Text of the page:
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Say I have several variables or objects in Python, a, b, c, ...

How can I easly dump these variables into a namespace in Python and restore them at a later time? (e.g. in the same way argparse wraps various variables into a namespace).

Here are two examples of how I would like to dump things to and from a namespace:

Dumping local variables into a namespace

function (bar):
   # We start with a, b and c
   a = 10
   b = 20
   c = "hello world"

   # We can dump anything we want into e, by just passing things as arguments:
   e = dump_into_namespace(a, b, c) 
   del a, b, c

   print (e.a + e.b) # Prints 30
   return e  # We can return e if we want. This is just a use case scenario

Dumping local variables from a namespace e

# We start with e, which for example was built with a call to 
# dump_into_namespace(a,b,c) somewhere else in the program,
# in which case e would hold a, b and c 

# We may receive e through a function call or load it from disk, e.g.:

function foo(e):

   # The following call creates the variables a,b and c
   # or updates their values if the already exist in memory
   del e

   print(a + b) # Prints 30
   print(c) # Prints hello world

My first question is: Is this possible at all in Python? (note that the method dump_into_namespace does not directly receive the names of the variables, at least as far as I can tell).

If the answer to the above is no, how could I do it with an interface like this?

e = dump_into_namespace('a', 'b', 'c')

Also, how would this be done this with a dictionary instead of a namespace?

There are a few threads that seem relevant addressing a dot-access of dynamically-defined variables, but I don't think they address the problem of dumping variables:

Are there any libraries that facilitate this type of access through dot notation?


It looks like there is a library that supports dot-accessible dictionaries in Python, called Bunch, but I am not sure it would support easily dumping as I defined it.

share|improve this question
I've thought a lot about the solutions and implications of your question. I have an answer to write but my time is busy for the moment. - The second case is easier than the first one. By the way it must not be called "Dumping local variables from a namespace" but "Load items of another namespace into a local namespace". I use the term 'item' because it's the only one that fits for elements of a namespace that are couples (identifier,object). –  eyquem Feb 16 '13 at 18:19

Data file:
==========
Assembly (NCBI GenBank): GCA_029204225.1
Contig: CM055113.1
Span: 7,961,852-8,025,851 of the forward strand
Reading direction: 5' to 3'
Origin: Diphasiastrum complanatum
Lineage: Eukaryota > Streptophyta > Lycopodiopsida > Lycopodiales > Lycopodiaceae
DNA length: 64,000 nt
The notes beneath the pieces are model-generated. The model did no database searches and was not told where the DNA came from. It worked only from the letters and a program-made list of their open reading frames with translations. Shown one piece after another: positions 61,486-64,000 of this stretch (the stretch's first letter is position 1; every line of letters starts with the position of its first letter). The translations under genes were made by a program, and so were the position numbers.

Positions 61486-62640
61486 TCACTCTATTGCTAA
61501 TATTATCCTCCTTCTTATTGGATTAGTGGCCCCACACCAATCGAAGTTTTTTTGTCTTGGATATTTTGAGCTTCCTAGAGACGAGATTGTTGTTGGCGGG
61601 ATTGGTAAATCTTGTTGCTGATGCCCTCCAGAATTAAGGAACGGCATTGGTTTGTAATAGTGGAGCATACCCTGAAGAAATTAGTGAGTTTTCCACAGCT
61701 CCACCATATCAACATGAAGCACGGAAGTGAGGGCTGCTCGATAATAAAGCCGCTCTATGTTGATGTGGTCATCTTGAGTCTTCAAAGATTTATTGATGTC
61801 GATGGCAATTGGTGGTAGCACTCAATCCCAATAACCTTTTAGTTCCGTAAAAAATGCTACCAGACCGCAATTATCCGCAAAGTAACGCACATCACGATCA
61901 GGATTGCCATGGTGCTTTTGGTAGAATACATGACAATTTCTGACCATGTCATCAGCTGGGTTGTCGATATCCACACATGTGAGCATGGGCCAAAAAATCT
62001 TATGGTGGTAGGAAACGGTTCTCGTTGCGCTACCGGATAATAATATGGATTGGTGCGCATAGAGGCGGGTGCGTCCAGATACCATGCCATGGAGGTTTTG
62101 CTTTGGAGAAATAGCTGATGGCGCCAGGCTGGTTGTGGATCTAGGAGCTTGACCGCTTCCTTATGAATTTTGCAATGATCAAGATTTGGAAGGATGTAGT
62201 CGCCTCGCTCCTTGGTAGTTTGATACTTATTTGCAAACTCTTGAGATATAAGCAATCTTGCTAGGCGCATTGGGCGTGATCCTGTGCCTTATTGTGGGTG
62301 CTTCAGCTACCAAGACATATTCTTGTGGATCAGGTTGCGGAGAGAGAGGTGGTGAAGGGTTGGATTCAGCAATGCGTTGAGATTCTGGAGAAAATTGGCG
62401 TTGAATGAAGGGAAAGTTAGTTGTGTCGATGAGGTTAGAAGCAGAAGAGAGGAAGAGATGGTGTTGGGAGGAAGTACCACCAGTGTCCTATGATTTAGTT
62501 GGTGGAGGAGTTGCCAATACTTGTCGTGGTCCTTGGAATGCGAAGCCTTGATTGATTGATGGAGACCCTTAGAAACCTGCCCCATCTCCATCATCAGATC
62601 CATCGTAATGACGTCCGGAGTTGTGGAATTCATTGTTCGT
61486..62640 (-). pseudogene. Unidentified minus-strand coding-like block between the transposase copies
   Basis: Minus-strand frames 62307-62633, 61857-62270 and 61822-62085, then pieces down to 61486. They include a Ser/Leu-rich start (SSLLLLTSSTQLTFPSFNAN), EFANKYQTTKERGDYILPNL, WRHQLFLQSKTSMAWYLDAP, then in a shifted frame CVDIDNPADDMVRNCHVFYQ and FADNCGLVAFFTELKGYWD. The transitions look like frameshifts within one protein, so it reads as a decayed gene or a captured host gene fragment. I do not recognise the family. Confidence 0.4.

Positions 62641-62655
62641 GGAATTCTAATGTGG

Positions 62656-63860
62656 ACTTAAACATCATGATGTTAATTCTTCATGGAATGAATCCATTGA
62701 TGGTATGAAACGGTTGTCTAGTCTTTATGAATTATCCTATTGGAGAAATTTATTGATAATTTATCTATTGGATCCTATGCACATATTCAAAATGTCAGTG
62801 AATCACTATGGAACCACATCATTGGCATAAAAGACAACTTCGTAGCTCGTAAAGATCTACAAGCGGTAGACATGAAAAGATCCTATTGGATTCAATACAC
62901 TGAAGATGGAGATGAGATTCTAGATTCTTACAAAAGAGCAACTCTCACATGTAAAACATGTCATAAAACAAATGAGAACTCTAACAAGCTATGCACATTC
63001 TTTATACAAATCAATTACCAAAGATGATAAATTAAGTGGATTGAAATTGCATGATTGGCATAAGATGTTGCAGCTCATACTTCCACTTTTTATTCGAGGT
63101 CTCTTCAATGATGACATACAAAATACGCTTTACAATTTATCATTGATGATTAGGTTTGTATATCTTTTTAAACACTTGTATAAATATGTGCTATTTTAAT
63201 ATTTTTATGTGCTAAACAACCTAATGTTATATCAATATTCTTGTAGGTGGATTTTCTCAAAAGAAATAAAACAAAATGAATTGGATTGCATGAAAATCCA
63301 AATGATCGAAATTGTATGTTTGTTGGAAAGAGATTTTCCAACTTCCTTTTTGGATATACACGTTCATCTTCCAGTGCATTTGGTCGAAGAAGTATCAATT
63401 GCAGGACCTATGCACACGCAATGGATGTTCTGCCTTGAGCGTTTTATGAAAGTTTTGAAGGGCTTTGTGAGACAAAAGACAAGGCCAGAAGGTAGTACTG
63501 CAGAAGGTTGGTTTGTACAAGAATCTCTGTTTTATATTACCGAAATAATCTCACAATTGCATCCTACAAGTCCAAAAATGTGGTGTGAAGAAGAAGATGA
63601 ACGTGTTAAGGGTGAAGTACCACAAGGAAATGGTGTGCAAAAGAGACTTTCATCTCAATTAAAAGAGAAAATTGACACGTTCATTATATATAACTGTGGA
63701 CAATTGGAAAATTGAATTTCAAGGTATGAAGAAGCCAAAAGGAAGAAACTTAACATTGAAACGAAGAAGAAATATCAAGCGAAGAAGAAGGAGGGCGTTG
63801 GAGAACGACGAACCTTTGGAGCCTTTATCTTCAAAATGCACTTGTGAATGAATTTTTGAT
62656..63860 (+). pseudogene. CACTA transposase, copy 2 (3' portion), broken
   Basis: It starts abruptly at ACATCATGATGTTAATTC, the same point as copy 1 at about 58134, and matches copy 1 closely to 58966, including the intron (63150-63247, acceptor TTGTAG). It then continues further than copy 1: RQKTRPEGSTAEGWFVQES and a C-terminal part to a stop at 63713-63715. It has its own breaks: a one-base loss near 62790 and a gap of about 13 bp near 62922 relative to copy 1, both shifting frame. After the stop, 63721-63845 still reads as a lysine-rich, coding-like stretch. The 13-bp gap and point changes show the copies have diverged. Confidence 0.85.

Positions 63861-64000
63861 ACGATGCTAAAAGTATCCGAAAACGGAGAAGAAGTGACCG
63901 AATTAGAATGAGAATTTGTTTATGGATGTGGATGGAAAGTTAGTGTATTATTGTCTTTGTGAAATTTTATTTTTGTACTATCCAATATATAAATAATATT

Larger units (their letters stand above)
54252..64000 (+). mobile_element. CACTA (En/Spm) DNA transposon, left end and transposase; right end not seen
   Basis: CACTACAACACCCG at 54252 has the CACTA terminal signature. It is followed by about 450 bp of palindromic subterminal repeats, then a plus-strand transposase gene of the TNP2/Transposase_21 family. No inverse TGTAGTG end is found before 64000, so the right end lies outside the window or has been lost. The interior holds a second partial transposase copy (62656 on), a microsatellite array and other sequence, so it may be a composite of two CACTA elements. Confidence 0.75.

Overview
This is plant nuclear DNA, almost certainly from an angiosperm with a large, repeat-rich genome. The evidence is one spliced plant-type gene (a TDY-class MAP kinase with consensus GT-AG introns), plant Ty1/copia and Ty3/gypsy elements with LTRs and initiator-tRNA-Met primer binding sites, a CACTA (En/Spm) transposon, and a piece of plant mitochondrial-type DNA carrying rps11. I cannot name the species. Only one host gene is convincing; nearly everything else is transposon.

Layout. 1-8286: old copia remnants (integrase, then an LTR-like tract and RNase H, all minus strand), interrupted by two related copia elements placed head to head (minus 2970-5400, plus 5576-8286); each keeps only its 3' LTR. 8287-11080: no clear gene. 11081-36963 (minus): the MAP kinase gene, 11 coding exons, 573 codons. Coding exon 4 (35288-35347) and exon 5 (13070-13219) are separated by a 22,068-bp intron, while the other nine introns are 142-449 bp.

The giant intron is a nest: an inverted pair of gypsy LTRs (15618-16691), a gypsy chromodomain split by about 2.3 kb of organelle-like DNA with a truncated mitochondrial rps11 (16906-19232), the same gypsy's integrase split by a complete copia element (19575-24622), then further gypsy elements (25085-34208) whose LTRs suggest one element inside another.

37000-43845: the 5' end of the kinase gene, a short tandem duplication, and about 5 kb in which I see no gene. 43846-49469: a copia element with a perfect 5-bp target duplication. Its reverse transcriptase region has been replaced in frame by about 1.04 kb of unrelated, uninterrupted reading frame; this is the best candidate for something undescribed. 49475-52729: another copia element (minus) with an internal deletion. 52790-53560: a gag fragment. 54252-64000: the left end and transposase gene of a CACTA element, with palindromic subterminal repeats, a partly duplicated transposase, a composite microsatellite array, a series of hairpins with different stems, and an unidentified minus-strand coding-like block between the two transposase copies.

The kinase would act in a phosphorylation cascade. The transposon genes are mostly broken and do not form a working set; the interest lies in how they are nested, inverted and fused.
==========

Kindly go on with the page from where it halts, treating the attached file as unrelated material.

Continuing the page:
By the way, you MUST stop to use the word 'variable' that is very confusing in Python because a reader never knows if, in the mind of the writer, it designates an identifier, or a Python object, or a variable in the pure sense of this word ('chunk of memory whose content can changed'). The third possiblity being heretic in Python since all is object in Python and Python objects don't act as pure variables. –  eyquem Feb 16 '13 at 18:22
"Load items of another namespace into a local namespace" is easy, it consists to update the calling namespace the same way a dictionary is updated. But there is an ambiguity. The word namespace may designate a real namespace, as global and local namespaces are. Or namespace may designates the so-called namespace of an object ("In a sense the set of attributes of an object also form a namespace." docs.python.org/2/tutorial/classes.html ) –  eyquem Feb 16 '13 at 18:31
Anyway, it doesn't matter which case it is, because in the two cases, the update consists to update a dictionary. For global namespace it's global()['blah'] = obj_1 . For local namespace, as far as I know, it is impossible to update. And for the namespace of an object it's objo.__dict__.update(loaded_namespace) . The details of the last kind of update depends on the object who is loading the content of another namespace. For modules that are objects, look also the function __import__ that makes special actions, but I don't know precisely how it acts. –  eyquem Feb 16 '13 at 18:45

4 Answers 4

up vote 4 down vote accepted

The solution below provides syntax very close to your requirement, the only difference is that you have to pass to the function environment where the variables are defined explicitly:

x = 10
y = 20

class dump_into_namespace:
    def __init__(self, env, *vars):
        self.vars = dict([(x, env[x]) for v in vars for x in env if v is env[x]])
    def __getattr__(self, name): return self.vars[name]

o = dump_into_namespace(locals(), x, y)
print o.x, o.y

You can then 'dump' back the variables to your locals (say, in a different function):

>>> locals().update(o.vars)
>>> x


Thanks to the suggestion of eyquem this can be even shorter. The idea is to put variables into self.__dict__ of the 'dump' object (note: syntax of update changes here):

class dump_into_namespace:
    def __init__(self, env, *vs):
        vars(self).update(dict([(x, env[x]) for v in vs for x in env if v is env[x]]))

def f():
    x = 10
    y = 20
    return dump_into_namespace(locals(), x, y)

o = f() 
print o.x, o.y 
print x
share|improve this answer
This looks great! It seems to support the easiest (and most difficult) interface that I defined in the OP. How could I dump the result from o back into locals? –  Amelio Vazquez-Reina Feb 15 '13 at 21:49